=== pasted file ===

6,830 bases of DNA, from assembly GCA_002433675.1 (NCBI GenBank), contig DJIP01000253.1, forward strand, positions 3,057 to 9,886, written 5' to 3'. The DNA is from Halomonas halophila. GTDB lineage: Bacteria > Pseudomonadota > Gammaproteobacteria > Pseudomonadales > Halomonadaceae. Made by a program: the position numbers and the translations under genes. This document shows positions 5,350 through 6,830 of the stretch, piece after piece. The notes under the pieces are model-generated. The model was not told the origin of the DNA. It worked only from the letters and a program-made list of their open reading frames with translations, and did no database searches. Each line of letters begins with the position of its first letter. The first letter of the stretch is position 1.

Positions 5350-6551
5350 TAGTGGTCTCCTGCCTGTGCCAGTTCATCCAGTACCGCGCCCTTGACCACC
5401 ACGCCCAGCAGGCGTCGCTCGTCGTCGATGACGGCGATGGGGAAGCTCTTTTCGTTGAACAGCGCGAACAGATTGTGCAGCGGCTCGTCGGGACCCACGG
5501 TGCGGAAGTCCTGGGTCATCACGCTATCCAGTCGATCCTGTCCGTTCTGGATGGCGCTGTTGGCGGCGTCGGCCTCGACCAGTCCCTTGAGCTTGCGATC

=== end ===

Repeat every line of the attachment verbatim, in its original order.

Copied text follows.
6,830 bases of DNA, from assembly GCA_002433675.1 (NCBI GenBank), contig DJIP01000253.1, forward strand, positions 3,057 to 9,886, written 5' to 3'. The DNA is from Halomonas halophila. GTDB lineage: Bacteria > Pseudomonadota > Gammaproteobacteria > Pseudomonadales > Halomonadaceae. Made by a program: the position numbers and the translations under genes. This document shows positions 5,350 through 6,830 of the stretch, piece after piece. The notes under the pieces are model-generated. The model was not told the origin of the DNA. It worked only from the letters and a program-made list of their open reading frames with translations, and did no database searches. Each line of letters begins with the position of its first letter. The first letter of the stretch is position 1.

Positions 5350-6551
5350 TAGTGGTCTCCTGCCTGTGCCAGTTCATCCAGTACCGCGCCCTTGACCACC
5401 ACGCCCAGCAGGCGTCGCTCGTCGTCGATGACGGCGATGGGGAAGCTCTTTTCGTTGAACAGCGCGAACAGATTGTGCAGCGGCTCGTCGGGACCCACGG
5501 TGCGGAAGTCCTGGGTCATCACGCTATCCAGTCGATCCTGTCCGTTCTGGATGGCGCTGTTGGCGGCGTCGGCCTCGACCAGTCCCTTGAGCTTGCGATC